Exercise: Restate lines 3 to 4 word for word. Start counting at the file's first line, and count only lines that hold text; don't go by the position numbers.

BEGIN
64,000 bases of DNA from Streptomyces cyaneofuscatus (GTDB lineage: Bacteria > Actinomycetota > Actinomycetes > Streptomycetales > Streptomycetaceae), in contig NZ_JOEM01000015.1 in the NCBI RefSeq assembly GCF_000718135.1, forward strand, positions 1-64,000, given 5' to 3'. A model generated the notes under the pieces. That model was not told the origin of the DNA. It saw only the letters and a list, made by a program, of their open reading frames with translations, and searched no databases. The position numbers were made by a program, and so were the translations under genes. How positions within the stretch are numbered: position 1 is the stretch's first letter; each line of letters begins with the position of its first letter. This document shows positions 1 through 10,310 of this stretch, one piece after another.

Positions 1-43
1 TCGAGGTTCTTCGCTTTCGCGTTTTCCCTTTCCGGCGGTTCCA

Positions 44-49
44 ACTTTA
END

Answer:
1 TCGAGGTTCTTCGCTTTCGCGTTTTCCCTTTCCGGCGGTTCCA

Positions 44-49